If you just happened not to speak English, and you just happened to be robbed by a guy wearing a bandana wrapped around his nose, and you just happened to take life saving advice from aerobics instructors, then this video is for you, my friend. You will not see anything funnier this week – that’s my solid gold guarantee.
Via Dave Barry
As an aside, being rubbed by two men can cost you a lot in Japan.
A couple of weeks back, I ridiculed Brian Blanchard for his attempt to keep former Assembly Speaker Scott Jensen in jail while he awaited his appeal. Blanchard laughably argued that Jensen would somehow “reoffend,” despite the fact that he is no longer in the State Legislature.
This week, predictably, Judge Steven Ebert agreed with me and ruled that Jensen could remain a free man while filing his appeal. Ebert couldn’t completely help himself, however, as he gave Jensen another in-court tongue whipping. One wonders if Ebert is going to show up at the birth of Jensen’s next child and berate him for his low sperm count.
In related news, a relative unkown in Waukesha County politics named Sven Jenovich has filed papers to run for his recently vacated Assembly seat. Originally a goat herder in Prague, Jenovich has recently moved to America to teach motor scooter safety to legless senior citizens.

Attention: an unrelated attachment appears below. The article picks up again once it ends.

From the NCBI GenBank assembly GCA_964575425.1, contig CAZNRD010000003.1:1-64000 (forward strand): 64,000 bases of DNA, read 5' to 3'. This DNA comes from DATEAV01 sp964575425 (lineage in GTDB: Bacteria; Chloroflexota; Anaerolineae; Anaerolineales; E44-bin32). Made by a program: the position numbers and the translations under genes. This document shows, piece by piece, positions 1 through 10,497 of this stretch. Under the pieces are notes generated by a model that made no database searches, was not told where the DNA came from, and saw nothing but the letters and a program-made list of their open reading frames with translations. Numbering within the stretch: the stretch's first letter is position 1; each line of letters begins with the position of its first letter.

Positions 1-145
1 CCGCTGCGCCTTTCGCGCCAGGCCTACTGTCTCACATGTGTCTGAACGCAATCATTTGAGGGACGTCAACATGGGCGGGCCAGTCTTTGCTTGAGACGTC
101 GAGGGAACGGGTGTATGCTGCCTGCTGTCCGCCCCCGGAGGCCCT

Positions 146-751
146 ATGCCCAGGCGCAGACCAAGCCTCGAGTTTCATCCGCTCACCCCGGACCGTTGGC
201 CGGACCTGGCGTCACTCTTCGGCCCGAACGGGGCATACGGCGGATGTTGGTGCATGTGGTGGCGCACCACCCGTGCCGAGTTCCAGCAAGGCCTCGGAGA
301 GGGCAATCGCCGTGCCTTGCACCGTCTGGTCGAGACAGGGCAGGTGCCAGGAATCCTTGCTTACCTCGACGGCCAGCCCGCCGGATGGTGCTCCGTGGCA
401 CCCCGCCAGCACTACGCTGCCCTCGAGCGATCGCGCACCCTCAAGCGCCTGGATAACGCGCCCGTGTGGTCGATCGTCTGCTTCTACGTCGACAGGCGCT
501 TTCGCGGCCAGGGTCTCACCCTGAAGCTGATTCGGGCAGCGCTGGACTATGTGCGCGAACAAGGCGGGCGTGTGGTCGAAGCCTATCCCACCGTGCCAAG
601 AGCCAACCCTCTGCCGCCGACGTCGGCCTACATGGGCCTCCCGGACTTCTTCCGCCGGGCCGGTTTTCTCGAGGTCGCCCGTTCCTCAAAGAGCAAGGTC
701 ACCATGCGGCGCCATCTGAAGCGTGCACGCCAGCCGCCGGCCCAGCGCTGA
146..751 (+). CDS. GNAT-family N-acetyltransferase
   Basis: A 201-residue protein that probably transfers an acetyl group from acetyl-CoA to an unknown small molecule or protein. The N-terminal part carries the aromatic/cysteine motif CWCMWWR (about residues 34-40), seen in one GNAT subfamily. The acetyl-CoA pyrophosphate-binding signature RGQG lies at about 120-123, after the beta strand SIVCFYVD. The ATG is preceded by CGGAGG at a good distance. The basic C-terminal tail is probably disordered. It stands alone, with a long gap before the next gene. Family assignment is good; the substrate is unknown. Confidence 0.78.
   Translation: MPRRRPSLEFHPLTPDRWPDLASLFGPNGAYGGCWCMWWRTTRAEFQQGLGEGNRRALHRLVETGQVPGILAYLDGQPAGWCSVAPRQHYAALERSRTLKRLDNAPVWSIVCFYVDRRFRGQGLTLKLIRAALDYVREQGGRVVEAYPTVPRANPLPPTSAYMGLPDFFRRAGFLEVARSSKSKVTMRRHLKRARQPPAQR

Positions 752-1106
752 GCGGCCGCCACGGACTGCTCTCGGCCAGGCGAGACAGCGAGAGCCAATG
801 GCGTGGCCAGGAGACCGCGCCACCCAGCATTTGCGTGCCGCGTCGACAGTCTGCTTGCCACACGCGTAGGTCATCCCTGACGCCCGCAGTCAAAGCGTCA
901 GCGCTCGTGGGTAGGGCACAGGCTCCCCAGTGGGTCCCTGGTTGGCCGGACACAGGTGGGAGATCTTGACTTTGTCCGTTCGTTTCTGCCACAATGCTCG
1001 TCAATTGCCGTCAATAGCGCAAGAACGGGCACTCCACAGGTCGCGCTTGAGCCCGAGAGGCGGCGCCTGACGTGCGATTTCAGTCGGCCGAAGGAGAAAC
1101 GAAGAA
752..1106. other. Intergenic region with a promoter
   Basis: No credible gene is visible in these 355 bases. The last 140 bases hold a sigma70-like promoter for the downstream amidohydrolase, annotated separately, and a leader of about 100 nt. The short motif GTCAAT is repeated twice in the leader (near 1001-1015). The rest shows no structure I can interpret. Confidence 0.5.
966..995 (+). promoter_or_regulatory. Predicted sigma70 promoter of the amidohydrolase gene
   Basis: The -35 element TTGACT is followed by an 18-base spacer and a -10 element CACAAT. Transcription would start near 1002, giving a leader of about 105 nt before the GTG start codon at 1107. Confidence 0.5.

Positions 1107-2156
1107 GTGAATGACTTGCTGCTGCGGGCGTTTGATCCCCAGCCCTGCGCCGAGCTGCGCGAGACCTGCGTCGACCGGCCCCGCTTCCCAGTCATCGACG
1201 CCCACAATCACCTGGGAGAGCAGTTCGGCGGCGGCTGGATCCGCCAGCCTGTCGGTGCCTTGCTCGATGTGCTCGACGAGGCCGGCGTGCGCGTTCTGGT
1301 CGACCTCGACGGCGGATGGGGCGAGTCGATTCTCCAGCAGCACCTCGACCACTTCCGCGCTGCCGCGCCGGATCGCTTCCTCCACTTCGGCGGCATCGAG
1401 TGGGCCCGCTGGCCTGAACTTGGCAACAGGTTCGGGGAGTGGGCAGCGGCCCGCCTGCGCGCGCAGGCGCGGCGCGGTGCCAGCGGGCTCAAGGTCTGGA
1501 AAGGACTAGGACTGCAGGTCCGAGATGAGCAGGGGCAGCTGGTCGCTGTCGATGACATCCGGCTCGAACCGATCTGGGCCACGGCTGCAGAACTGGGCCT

Authorized and paid for by Jenovich for Assembly, Soda Popinski treasurer
Here in Madison, a big development is apparently on hold due to a new state law that prevents governments from condemning property with the goal of transferring it from one private party to another. Traditionally, “eminent domain” is used by municipalities to obtain “blighted” property to redevelop it into something with a public purpose. In this case, however, the City of Madison condemned land in order to turn it over to a developer, which is the same issue argued in last summer’s Kelo v. City of New London U.S. Supreme Court case.
Despite the Supreme Court upholding the practice of eminent domain in the case of private party transfers, states are reacting by passing legislation outlawing the practice. Wisconsin has done so, which means developers might actually – gasp! – have to pay for the land they want, rather than running to their city government to condemn it for them.
On the same day this article explaining the Madison situation appeared, I just happened to read this excellent piece in “The Region,” which is the official magazine of the Federal Reserve Bank of Minneapolis. The article details how the use of eminent domain can actually harm economic development more than it helps. It’s long, but a quality read.